MS: Six versions of Windows 7 for sake of PC makers, users

Windows 7 Home Premium aimed at the majority of consumers and Windows 7 Professional at businesses.

While it plans to focus on marketing two versions of Windows 7, Microsoft will offer six editions of its next operating system to better satisfy PC makers and end users, an executive said this week.

"We did a lot of research and talked to a lot of [hardware] partners and customers," said Mike Ybarra, general manager for Windows, told Computerworld following the announcement that it would sell six flavors of Windows 7.

"Our biggest challenge is that we have over 1 billion customers," Ybarra said. "It's hard to satisfy all of them [with a single version]. There are vocal customers who want every feature, and more regular consumers who say 'I want a version that can grow with me.'"

Microsoft said today that it will aim Windows 7 Home Premium at the majority of consumers and Windows 7 Professional at businesses. That harks back to Windows XP, which had two main SKUs: Home and Professional.

However, Microsoft will maintain all of the four other versions it offered with Vista, including the controversial Home Basic, the Starter Edition that was until now restricted to developing countries, Enterprise and Ultimate. That 'SKU proliferation' confused many consumers and corporate customers.

Apple releases a single version of Mac OS X with every new release. It does have far fewer users than Windows, with some estimates claiming between 30 million to 50 million users worldwide today.

Matt Rosoff, an analyst with the independent firm Directions on Microsoft, says that keeping the number of versions high is all part of Microsoft's attempt to segment the market and "maintain the average-price-per-unit of Windows sales in developed countries to counteract the effects of price pressure in developing countries, where most growth is happening."

Rosoff thinks Microsoft's rejiggered lineup is "simpler" for consumers, but remains too complicated for businesses, who will have to "check the feature list carefully" in order to choose between Professional, Enterprise and Ultimate.

Microsoft did consider cutting Ultimate, a pricey, fully-loaded version that in Windows Vista was aimed at gamers and enthusiasts.

"We're keeping it because a lot of top [PC makers] wanted it in order to let them differentiate their own hardware," Ybarra said.

Windows 7 Ultimate won't have any unique multimedia features, but will share the same advanced networking and security features as Windows 7 Enterprise, which is available to large corporations through volume licensing, Ybarra said.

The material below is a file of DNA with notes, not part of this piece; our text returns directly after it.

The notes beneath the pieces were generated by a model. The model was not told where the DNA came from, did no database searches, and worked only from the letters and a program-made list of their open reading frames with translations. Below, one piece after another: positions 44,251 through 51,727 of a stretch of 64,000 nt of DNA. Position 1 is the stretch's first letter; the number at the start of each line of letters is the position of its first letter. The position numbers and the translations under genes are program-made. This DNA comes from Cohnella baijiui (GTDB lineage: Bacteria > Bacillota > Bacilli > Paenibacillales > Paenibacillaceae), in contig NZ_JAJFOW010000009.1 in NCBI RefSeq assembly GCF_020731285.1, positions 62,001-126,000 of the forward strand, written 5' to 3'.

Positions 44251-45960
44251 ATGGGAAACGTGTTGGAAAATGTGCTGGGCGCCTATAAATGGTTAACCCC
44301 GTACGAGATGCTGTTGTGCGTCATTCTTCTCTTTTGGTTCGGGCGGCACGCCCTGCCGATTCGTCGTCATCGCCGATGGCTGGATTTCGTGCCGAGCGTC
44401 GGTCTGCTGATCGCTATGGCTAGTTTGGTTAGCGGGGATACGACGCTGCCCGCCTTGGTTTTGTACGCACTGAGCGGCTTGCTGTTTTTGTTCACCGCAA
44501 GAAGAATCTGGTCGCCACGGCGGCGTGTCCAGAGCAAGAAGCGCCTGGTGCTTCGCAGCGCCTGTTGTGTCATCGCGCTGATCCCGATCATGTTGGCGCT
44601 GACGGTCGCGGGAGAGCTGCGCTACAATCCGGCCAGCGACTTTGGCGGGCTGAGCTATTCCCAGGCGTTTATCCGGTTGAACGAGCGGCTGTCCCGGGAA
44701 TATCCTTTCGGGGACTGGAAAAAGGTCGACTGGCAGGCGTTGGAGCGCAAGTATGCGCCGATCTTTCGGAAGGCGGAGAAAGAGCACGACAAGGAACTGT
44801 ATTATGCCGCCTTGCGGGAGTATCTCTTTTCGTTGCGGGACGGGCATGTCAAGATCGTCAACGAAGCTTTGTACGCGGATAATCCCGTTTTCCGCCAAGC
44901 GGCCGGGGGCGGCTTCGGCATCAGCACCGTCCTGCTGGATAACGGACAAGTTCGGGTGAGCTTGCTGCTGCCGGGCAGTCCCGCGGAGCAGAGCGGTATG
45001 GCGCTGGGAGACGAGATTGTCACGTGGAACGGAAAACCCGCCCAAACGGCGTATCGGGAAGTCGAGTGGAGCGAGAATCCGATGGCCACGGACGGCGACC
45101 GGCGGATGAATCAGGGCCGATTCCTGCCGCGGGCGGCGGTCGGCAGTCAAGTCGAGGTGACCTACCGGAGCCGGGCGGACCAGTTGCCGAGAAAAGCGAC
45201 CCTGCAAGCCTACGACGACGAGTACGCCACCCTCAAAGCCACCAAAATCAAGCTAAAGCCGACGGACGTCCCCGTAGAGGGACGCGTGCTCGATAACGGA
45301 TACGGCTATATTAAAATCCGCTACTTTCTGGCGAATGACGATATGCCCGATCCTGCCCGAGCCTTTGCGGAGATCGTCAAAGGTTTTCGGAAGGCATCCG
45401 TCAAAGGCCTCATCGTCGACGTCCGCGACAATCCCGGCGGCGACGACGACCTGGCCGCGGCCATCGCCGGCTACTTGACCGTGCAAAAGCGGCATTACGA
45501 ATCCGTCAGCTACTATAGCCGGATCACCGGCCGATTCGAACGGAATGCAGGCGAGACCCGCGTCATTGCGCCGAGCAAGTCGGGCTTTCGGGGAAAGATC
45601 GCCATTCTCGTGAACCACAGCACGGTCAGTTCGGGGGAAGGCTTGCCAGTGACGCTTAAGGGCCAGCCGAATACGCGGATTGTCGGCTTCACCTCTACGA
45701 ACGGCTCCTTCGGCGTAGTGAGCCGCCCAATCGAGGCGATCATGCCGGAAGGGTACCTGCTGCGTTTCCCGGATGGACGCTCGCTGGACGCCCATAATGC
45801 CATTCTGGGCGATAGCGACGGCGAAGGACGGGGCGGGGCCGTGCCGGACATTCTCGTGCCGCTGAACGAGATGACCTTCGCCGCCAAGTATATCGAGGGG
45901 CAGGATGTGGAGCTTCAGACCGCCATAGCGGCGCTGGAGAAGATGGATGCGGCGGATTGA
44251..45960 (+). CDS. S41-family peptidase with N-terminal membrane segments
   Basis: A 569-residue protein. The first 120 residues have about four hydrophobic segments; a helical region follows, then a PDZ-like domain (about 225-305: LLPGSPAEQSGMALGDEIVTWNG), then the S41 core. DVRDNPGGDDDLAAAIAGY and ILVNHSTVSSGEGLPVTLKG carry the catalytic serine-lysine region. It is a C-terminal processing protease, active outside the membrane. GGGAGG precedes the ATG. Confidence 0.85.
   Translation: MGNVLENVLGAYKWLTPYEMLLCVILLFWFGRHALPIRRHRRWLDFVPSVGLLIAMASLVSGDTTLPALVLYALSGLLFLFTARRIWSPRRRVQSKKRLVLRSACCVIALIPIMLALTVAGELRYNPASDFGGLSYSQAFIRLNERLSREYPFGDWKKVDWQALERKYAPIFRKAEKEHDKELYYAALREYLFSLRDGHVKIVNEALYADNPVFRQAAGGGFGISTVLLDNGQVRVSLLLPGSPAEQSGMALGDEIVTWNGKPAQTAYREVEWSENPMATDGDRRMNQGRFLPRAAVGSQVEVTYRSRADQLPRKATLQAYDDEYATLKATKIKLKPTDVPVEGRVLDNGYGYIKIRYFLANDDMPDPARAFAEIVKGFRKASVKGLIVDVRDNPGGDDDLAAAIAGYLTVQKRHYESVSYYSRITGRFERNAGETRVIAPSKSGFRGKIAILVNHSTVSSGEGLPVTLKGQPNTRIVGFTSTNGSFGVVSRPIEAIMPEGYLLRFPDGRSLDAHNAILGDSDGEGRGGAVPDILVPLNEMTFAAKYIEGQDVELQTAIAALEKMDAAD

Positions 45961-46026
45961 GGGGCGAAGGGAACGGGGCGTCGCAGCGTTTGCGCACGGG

Rosoff expects Ultimate to embraced by businesses rather than enthusiasts, because they will seek to avoid locking themselves into a multi-year license agreement as is required by the Enterprise version.

Rather than cutting Home Basic altogether, Microsoft chose to sell it only in developing markets, where very-cheap PCs are in demand, Ybarra said. "[PC makers] need to hit multiple price points: good, better and best," he said.

Join the Good Gear Guide newsletter!

Error: Please check your email address.

Tags Windows 7

Our Back to Business guide highlights the best products for you to boost your productivity at home, on the road, at the office, or in the classroom.

Keep up with the latest tech news, reviews and previews by subscribing to the Good Gear Guide newsletter.

Eric Lai

Computerworld (US)
Show Comments

Most Popular Reviews

Latest News Articles

Resources

PCW Evaluation Team

Azadeh Williams

HP OfficeJet Pro 8730

A smarter way to print for busy small business owners, combining speedy printing with scanning and copying, making it easier to produce high quality documents and images at a touch of a button.

Andrew Grant

HP OfficeJet Pro 8730

I've had a multifunction printer in the office going on 10 years now. It was a neat bit of kit back in the day -- print, copy, scan, fax -- when printing over WiFi felt a bit like magic. It’s seen better days though and an upgrade’s well overdue. This HP OfficeJet Pro 8730 looks like it ticks all the same boxes: print, copy, scan, and fax. (Really? Does anyone fax anything any more? I guess it's good to know the facility’s there, just in case.) Printing over WiFi is more-or- less standard these days.

Ed Dawson

HP OfficeJet Pro 8730

As a freelance writer who is always on the go, I like my technology to be both efficient and effective so I can do my job well. The HP OfficeJet Pro 8730 Inkjet Printer ticks all the boxes in terms of form factor, performance and user interface.

Michael Hargreaves

Windows 10 for Business / Dell XPS 13

I’d happily recommend this touchscreen laptop and Windows 10 as a great way to get serious work done at a desk or on the road.

Aysha Strobbe

Windows 10 / HP Spectre x360

Ultimately, I think the Windows 10 environment is excellent for me as it caters for so many different uses. The inclusion of the Xbox app is also great for when you need some downtime too!

Mark Escubio

Windows 10 / Lenovo Yoga 910

For me, the Xbox Play Anywhere is a great new feature as it allows you to play your current Xbox games with higher resolutions and better graphics without forking out extra cash for another copy. Although available titles are still scarce, but I’m sure it will grow in time.

Featured Content

Latest Jobs

Don’t have an account? Sign up here

Don't have an account? Sign up now

Forgot password?